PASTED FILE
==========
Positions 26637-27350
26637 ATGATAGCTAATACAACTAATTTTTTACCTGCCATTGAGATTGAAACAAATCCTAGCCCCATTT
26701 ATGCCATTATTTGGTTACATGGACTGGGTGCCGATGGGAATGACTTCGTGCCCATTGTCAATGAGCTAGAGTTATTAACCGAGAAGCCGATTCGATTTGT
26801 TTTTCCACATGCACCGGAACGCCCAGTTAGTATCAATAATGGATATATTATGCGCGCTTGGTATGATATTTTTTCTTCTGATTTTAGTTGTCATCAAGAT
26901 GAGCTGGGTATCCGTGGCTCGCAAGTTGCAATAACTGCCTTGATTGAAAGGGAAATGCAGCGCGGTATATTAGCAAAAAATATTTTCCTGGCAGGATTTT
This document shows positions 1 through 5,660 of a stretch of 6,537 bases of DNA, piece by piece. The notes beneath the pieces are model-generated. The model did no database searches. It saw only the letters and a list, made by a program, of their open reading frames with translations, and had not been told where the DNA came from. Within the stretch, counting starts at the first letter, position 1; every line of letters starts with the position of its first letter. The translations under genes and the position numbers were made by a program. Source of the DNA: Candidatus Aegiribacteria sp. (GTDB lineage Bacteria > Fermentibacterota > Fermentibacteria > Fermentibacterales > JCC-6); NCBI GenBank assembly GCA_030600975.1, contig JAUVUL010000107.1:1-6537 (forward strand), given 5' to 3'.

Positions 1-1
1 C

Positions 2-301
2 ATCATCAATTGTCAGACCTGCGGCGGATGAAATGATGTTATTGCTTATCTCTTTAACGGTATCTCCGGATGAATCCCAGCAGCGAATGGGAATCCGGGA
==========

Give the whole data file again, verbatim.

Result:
Positions 26637-27350
26637 ATGATAGCTAATACAACTAATTTTTTACCTGCCATTGAGATTGAAACAAATCCTAGCCCCATTT
26701 ATGCCATTATTTGGTTACATGGACTGGGTGCCGATGGGAATGACTTCGTGCCCATTGTCAATGAGCTAGAGTTATTAACCGAGAAGCCGATTCGATTTGT
26801 TTTTCCACATGCACCGGAACGCCCAGTTAGTATCAATAATGGATATATTATGCGCGCTTGGTATGATATTTTTTCTTCTGATTTTAGTTGTCATCAAGAT
26901 GAGCTGGGTATCCGTGGCTCGCAAGTTGCAATAACTGCCTTGATTGAAAGGGAAATGCAGCGCGGTATATTAGCAAAAAATATTTTCCTGGCAGGATTTT
This document shows positions 1 through 5,660 of a stretch of 6,537 bases of DNA, piece by piece. The notes beneath the pieces are model-generated. The model did no database searches. It saw only the letters and a list, made by a program, of their open reading frames with translations, and had not been told where the DNA came from. Within the stretch, counting starts at the first letter, position 1; every line of letters starts with the position of its first letter. The translations under genes and the position numbers were made by a program. Source of the DNA: Candidatus Aegiribacteria sp. (GTDB lineage Bacteria > Fermentibacterota > Fermentibacteria > Fermentibacterales > JCC-6); NCBI GenBank assembly GCA_030600975.1, contig JAUVUL010000107.1:1-6537 (forward strand), given 5' to 3'.

Positions 1-1
1 C

Positions 2-301
2 ATCATCAATTGTCAGACCTGCGGCGGATGAAATGATGTTATTGCTTATCTCTTTAACGGTATCTCCGGATGAATCCCAGCAGCGAATGGGAATCCGGGA